Whistling Vivaldi: How Stereotypes Affect Us and What We Can Do by Claude M. Steele
Despite recommendations from friends I put off reading this book, fearing it would be didactic and a slog. However, it's a surprisingly easy read with a first-person touch. And, yet it packs a powerful message about race in the U.S. Also has insights for us in the classroom.
1. Vanity Fair, by William Makepeace Thackeray.
2. This is a long, 19th century novel. It's almost 800 pages, so you need to be willing to commit to it. I tried reading it when I was 13 years old and again in my 30s (I'm well over that now), and I just couldn't get into it. It was written, as did Dickens, as magazine installments, so it rambles a bit, and I think Thackeray may have been paid by the word, so it may be wordier than it needs to be. However, now that I'm willing to put in the time, I'm finding it a great book.
3. It's a book of manners, full of wry, subtle, British humor. I'm sure I'm missing part of it, but it doesn't take much to be really funny. Even the names he uses for the characters are a crack-up. Not surprisingly, there are a lot of British class issues that we as 21st century Americans might find quaint, but Thackeray is definitely taking a stab at the whole thing from top to bottom.
I read The Shadow of the Wind, an amazing novel by Carlos Ruiz Zafon and I highly recommend it! It's a thriller, a historical novel and a story of love and enigma making it suspenseful and enchanting. If you like Garcia Marquez and Umberto Eco you will love The Shadow of the Wind. The story is set in bookshop in Barcelona in the mid forties and revolves around a book that the protagonist chooses in the Cemetery of Forgotten Books, a library that specializes in books that have been forgotten by the world, waiting for someone to care to read them again.
I am currently reading Beyond Culture by Edward T. Hall. It’s a must-read in the age of multiculturalism. If you’re tired of listening to people lecture about culture like they’re on a cooking show, you’ll breathe a sighs of relief as you turn the pages.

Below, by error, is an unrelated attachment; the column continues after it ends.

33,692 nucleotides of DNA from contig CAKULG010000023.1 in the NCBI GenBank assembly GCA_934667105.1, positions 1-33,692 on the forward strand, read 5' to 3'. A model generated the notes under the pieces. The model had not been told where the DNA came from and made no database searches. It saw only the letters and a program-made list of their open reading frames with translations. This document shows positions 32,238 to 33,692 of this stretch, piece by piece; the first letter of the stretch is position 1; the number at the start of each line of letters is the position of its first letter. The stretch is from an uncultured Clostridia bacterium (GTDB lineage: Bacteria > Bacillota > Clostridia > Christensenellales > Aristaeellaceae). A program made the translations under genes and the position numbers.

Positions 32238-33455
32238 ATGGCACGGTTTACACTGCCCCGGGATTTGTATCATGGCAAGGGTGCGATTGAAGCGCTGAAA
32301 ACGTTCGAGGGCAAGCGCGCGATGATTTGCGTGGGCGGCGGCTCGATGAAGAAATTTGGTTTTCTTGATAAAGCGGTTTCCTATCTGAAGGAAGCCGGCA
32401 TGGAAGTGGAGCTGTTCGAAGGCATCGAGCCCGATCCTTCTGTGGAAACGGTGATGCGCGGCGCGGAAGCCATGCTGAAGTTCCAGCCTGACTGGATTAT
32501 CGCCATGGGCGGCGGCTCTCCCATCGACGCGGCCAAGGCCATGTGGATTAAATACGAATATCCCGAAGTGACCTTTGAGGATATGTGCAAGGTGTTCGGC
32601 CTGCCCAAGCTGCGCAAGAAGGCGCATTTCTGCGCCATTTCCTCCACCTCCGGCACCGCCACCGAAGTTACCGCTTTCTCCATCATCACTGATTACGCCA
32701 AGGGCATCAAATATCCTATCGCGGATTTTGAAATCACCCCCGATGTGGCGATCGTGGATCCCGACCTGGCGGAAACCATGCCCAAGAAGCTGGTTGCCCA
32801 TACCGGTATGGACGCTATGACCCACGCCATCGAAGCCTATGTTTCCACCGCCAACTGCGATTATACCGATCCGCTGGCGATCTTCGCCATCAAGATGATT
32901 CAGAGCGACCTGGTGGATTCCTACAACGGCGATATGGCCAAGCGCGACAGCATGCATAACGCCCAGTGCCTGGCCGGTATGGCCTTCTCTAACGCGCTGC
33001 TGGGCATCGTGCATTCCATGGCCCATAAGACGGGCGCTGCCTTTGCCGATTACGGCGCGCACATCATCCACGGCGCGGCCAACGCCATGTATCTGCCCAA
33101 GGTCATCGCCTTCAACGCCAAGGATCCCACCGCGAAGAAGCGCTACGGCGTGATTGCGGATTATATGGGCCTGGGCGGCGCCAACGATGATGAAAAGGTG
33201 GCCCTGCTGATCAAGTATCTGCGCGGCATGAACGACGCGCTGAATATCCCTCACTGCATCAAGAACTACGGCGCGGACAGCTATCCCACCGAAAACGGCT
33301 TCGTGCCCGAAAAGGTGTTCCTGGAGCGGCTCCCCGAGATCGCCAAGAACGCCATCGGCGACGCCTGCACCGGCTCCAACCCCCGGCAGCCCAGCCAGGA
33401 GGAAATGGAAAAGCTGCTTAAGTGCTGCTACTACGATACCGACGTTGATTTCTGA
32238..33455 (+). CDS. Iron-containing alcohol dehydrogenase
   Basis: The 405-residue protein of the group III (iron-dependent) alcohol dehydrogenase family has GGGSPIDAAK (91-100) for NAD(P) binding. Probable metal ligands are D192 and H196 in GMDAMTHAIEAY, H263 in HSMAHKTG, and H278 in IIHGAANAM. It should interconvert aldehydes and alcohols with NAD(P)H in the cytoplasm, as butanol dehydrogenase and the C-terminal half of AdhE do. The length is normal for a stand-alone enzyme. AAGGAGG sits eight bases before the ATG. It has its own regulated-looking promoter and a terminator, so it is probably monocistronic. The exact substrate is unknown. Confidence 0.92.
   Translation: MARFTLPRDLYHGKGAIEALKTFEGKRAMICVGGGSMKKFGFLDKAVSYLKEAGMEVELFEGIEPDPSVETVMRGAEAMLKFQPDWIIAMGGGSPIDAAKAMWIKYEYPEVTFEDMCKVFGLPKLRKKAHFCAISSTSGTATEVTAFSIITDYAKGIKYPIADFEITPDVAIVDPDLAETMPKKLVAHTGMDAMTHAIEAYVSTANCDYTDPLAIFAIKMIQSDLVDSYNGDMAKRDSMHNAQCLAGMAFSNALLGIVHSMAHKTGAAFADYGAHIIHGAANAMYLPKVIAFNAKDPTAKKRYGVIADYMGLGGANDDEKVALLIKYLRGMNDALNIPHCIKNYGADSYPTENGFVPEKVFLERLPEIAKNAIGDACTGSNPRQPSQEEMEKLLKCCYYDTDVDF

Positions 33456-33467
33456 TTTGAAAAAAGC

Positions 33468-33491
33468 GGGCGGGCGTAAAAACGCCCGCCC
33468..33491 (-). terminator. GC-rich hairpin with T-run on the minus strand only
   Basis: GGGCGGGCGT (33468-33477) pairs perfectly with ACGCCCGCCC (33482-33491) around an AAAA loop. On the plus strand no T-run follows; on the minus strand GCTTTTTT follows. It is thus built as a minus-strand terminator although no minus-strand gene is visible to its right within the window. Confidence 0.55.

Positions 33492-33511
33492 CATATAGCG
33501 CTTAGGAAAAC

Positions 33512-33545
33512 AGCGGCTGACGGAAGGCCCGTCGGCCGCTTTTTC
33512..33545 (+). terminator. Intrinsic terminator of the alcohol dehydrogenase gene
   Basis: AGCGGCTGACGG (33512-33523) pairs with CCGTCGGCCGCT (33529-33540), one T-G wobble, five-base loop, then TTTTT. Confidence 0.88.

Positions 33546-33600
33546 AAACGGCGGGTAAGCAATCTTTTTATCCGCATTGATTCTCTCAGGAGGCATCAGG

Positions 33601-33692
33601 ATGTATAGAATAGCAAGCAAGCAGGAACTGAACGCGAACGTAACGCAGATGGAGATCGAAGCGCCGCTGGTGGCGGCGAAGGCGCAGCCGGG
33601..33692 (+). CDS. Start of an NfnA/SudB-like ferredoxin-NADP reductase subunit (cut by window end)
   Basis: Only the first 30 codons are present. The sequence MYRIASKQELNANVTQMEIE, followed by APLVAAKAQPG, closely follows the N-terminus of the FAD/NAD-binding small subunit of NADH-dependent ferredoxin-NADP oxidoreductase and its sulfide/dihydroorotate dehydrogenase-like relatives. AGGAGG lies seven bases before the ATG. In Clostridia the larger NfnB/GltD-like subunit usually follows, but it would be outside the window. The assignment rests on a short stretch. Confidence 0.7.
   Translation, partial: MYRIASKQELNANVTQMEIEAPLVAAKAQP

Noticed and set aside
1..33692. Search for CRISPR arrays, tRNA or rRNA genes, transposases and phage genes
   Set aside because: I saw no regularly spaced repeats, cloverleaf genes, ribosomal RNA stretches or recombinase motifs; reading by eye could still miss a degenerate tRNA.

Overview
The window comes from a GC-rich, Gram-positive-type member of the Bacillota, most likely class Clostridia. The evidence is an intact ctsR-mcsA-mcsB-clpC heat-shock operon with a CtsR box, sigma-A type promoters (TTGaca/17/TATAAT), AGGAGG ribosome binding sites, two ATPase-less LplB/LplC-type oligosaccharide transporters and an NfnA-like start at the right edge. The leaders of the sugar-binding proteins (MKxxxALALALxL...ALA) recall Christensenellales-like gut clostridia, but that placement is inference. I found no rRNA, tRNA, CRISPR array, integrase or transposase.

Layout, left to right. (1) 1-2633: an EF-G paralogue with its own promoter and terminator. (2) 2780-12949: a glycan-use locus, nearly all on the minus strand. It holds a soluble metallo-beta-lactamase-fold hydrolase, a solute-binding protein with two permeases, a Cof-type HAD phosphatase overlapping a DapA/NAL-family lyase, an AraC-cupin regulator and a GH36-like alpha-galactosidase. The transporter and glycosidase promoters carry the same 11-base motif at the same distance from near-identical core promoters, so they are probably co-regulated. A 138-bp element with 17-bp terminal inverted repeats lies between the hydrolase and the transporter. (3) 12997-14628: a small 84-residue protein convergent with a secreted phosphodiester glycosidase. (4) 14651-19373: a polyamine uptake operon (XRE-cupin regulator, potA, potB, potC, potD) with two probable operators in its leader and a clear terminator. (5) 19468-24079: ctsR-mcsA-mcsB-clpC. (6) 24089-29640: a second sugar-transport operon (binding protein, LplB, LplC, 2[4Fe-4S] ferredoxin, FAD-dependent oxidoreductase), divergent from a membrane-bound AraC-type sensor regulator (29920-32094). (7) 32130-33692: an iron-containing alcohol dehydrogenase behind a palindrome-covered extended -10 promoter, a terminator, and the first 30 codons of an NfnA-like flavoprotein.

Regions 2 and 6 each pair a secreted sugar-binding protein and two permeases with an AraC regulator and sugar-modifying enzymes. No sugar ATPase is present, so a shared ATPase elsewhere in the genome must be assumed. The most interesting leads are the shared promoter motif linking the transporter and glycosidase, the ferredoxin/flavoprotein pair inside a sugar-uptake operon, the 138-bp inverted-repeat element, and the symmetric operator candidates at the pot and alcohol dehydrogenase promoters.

I am reading two books relevant to our faculty and our world today:
1. Not in God's Name: Confronting Religious Violence by Rabbi Jonathan Sacks (highest ranking rabbi of the British Commonwealth for 14 years). It is a highly informative and fearless explanation of the need to stop assuming that any one religion is the reason people are violent and carefully studies the history of the abuse of religion as an excuse for violence, including his own religion. We need more voices like him.
2. There Was and There Was Not by Meline Toumani. "A Journey Trough Hate and Possibility in Turkey, Armenia, and Beyond." I have read much about Armenia and the story of the Armenians in my 30 plus years as a faculty member at Glendale College..... and I think this one is an absolute must for educators who interact with Armenian students and American students of Armenian ancestry..... whether on the "front lines" in ESL or in any subject area. This is HIGHLY RECOMMENDED
Professor Emeritus, Credit ESL
I am reading Leading Gracefully by Monique Svazlian Tallon. She is an inspiring individual, great coach, and the CEO of Highest Path Consulting (firstname.lastname@example.org).
I am reading a book called My Holiday in North Korea by Wendy Simmons.
It gives us a close look into the author's 10 days vacation in North Korea, and how insane this country is now. It makes me feel sorry and sad for the people in that country and also feel how blessed we are actually living a free life without the oppression, fear, suffering everyday. I recommend the book because it is interesting and a easy read.
I read about 4-5 books a week ranging from audiobook format to kindle to actual book. I’m working on a book myself to be completed this summer so a lot of this is research/interest but there’s some fun fiction in there too. These are books I’m actively reading and/or finishing up here before my trip back to West Africa where I will be presenting my work and research.
I would highly recommend all books especially the West African fiction—brilliantly written and adventure-inducing. There’s currently an African Wax Fabric exhibition up at The Fowler Museum that has a lot of the authors’ work featured above—extensive research and VERY enthralling as it exhibit hosts many rare fabric pieces.
Notes on my reading list:
A Generation of Sociopaths: How the Baby Boomers Betrayed America by Bruce Cannon Gibney